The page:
CAMBRIDGE, Mass. -- Wednesday was closing day for the Scholar’s Bookshop. Another favorite literary haunt is now gone from Harvard Square, where it has also become far easier to find a Rolex watch than a classical CD. But on Brattle Street, amid the upscale furniture retailers, American Repertory Theatre remains the tenant at the Loeb Drama Center, and it remains loyal to Philip Glass. “The Sound of Voice,” Wednesday night, was the fourth new Glass opera -- or fourth and fifth new operas, depending upon how you count two one-act works given under a single title -- the venturesome company has premiered in the past two decades.
Though a theater company, A.R.T. has a relationship with Glass that no American opera company can match. It understands his needs and knows the people with whom he likes to work. “The Sound of a Voice” involves several longtime Glass collaborators. The texts are early short plays with a Japanese theme by David Henry Hwang, Glass’ librettist for “1000 Airplanes on the Roof” and “Voyage.” Director (Robert Woodruff), set designer (Robert Israel), singers (Suzan Hanson, Janice Felty and Herbert and Eugene Perry) and conductor (Alan Johnson) are Glass veterans.
If anything, the concern was that the comfort zone might be too limiting for this busy and adaptable composer who certainly has no hesitation to repeat himself but who also thrives on the stimulation of new and varied collaborators. And for that he had Wu Man. The Chinese pipa player -- for whom Lou Harrison, Tan Dun and Bright Sheng have written superb concertos -- sat in the pit, one of four instrumentalists. Along with the lute-like pipa and the traditional Western flute and cello, Glass has also included a bamboo flute and percussion instruments from Asia and the Middle East.
This is the first time Glass has written for Asian instruments, and he writes as if under their unique thrall. The pipa stands out most of all, and that changes everything. Glass’ trademarks, the arpeggios and rhythmic tattoos, can’t be missed, but many passages sound as if the pipa and, to some extent, the bamboo flute, have inspired him to start all over. In exquisite solo pipa passages, Glass seems the Minimalist of his early years, but now with the full mastery of a mature composer.
Hwang’s two original plays, “The Sound of a Voice” and “House of Dreams,” are inspired by Japanese films of the ‘60s and ‘70s. In the first, a Japanese warrior visits the remote home of a woman reputed to have supernatural powers. Spare and mysterious, it is reminiscent of the cinematic ghost stories in “Kwaidan.” In the second, an elderly novelist visits a strange home where insomniac old men take sleeping potions and spend the night with equally drugged naked young women. The sex is to be in the dreams; the dreams, a portal to death.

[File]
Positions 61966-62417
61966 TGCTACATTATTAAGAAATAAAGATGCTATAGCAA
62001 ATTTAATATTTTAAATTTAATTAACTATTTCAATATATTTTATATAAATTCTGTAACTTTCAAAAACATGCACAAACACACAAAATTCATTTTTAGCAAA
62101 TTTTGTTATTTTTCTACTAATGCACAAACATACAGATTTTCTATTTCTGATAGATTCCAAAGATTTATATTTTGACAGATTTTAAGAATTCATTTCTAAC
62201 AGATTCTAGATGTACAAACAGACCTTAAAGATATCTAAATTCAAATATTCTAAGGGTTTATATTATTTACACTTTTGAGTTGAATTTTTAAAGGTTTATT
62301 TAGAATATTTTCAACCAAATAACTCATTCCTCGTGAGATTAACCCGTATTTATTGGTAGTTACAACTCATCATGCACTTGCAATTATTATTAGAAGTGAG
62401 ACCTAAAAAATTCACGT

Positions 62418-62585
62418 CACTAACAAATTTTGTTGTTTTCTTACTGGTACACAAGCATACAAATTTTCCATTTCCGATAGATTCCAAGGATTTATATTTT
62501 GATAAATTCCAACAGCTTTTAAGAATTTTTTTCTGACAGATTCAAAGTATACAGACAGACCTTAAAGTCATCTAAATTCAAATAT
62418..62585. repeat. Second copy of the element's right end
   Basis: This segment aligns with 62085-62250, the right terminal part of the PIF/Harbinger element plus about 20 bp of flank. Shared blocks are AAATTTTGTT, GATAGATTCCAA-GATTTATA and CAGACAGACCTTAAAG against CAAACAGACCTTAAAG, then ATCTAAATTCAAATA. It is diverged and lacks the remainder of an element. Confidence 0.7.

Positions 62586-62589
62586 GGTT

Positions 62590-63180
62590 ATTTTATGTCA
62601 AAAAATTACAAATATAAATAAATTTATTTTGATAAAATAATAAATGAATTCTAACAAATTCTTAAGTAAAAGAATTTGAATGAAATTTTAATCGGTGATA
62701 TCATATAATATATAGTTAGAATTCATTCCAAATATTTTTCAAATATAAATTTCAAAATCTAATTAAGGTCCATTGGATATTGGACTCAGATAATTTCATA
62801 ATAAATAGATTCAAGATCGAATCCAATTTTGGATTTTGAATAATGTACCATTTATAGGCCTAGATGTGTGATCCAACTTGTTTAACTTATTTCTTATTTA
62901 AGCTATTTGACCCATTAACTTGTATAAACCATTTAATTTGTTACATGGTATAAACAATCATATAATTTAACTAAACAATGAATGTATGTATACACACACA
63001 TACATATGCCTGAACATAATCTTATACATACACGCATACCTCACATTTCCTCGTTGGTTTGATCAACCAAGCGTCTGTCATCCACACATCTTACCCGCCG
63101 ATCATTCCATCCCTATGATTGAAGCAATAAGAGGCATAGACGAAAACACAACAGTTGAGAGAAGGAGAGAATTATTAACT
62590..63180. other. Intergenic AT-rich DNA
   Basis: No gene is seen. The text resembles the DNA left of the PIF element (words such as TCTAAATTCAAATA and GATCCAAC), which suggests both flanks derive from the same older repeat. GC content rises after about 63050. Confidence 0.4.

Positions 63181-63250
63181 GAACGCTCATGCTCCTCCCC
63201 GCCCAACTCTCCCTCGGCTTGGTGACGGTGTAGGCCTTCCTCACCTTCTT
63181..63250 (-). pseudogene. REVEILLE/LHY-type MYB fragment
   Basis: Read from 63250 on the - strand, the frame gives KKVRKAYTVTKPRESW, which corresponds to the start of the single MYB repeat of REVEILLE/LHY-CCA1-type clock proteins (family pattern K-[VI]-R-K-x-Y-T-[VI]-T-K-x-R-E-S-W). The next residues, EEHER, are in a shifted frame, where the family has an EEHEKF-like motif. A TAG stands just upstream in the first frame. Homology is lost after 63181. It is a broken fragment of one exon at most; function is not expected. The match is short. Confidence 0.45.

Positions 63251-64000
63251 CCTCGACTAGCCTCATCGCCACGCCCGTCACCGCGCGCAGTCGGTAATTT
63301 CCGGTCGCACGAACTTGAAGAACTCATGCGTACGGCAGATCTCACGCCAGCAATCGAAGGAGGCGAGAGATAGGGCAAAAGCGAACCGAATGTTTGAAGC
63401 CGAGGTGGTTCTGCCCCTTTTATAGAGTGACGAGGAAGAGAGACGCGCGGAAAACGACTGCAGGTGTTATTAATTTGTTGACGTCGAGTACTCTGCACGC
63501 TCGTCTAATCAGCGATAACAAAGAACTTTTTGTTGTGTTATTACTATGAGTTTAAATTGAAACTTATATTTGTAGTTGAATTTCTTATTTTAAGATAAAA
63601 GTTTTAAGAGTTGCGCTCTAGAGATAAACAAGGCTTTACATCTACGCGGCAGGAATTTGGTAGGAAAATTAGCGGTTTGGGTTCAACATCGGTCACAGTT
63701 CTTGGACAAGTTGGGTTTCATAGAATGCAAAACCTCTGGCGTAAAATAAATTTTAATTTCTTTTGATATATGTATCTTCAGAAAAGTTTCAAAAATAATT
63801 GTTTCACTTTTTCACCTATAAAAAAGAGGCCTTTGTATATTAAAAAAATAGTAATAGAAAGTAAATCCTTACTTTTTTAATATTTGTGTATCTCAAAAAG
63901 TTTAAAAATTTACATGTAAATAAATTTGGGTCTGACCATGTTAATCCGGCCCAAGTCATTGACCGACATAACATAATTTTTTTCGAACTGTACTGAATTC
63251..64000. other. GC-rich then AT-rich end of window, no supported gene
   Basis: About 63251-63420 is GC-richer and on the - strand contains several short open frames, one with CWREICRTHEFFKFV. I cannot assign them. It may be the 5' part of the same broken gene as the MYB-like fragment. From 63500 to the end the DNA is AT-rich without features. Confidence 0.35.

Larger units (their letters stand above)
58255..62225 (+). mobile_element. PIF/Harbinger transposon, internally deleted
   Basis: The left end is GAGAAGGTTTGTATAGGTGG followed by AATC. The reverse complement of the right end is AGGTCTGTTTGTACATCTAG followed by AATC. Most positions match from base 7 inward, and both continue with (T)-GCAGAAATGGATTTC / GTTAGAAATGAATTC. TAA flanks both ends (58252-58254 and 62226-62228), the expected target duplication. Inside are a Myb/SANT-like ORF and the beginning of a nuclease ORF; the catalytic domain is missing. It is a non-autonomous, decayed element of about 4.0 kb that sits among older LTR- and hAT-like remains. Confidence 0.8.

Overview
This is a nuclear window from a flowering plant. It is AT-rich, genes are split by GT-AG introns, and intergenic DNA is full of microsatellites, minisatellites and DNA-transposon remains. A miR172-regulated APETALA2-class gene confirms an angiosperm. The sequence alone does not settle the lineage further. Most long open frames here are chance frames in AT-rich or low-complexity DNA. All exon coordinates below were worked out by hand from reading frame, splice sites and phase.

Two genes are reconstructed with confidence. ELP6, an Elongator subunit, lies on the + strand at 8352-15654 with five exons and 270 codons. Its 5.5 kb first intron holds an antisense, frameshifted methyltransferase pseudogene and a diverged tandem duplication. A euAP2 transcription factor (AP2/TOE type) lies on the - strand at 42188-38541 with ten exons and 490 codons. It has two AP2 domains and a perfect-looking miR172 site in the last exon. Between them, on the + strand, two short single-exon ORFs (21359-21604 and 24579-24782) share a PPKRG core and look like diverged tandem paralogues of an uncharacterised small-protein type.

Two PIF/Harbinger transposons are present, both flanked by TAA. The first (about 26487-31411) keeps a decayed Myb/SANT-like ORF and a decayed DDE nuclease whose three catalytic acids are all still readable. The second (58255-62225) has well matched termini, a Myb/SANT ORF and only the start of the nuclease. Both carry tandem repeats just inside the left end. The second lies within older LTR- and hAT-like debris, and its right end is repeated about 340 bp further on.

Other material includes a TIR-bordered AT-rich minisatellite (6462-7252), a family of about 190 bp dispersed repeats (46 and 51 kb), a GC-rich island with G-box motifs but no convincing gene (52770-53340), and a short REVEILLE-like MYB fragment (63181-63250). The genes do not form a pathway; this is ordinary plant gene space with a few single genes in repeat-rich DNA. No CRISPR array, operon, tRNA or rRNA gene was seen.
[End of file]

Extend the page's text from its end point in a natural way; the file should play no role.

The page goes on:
Glass has said that he saw these plays when they were performed in New York in the 1980s and felt that they called for music. Although Hwang also counts among his sources of inspiration the erotically charged “Double Suicide” and “In the Realm of Passion,” there is a curious lack of passion in both plays. Each is an encounter by a man and woman who must overcome their preconceptions to accept their mutual attraction and extreme need. They are sad, moving stories in which death is a lover’s counselor. Words don’t suffice.
“The Sound of a Voice” is the more overtly poetic of the operas. The warrior and woman do not speak with ease. Long periods of silence are filled with solos on pipa and bamboo flute (wonderfully played by Susan Gall). Performed against an elegant set of a translucent cube hut, Herbert Perry and Hanson, both physically compelling performers, enact a slow coupling dance, he gradually succumbing to her quiet seductions. The lighting by Beverly Emmons is magical, and there are a few moments of touching humor. One cute joke is an illusion to Glass’ “Einstein on the Beach”; the woman sings numbers as if counting the beats of the rhythm as she does her washing.
“House of Dreams” is wordier, a modern roundelay, and composed more in the typical Glass style. The cello has a stronger presence here, and Asian percussion falls easily into marking Glass’ familiar rhythms. As the old novelist, Yamamoto, Eugene Perry gives a striking performance, and his physical and vocal resemblance to his twin makes for a brilliant bit of parallel casting. Yamamoto comes to the house lured by youth, but he is ultimately attracted to an old woman, graciously sung and acted by Felty. She runs the house, and she underestimates Yamamoto as much as he does her.
The surprise in both these operas is that women, so much more seemingly secure, undergo transformation along with the men. “In the House of Dreams,” that transformation is both physical and musical. Yamamoto has the old woman paint herself like a geisha as the vision he takes with him to his death. It changes her as well, as she joins him. Glass music, propulsive and deep here, moves with a graceful sureness, an ocean of chords always the same and always changing.
Woodruff is completing his first season as artistic director of A.R.T., and given his succinct yet fleetingly responsive direction of these operas, A.R.T. shows that it has a musical touch that is rare, and perhaps unique, among American theater companies.
“The Sound of a Voice” will next travel to Chicago’s Court Theatre, which is a co-presenter. In August, the SummerFest La Jolla will premiere a suite from the operas for an ensemble that includes Wu Man and the violinist Cho-Liang Lin.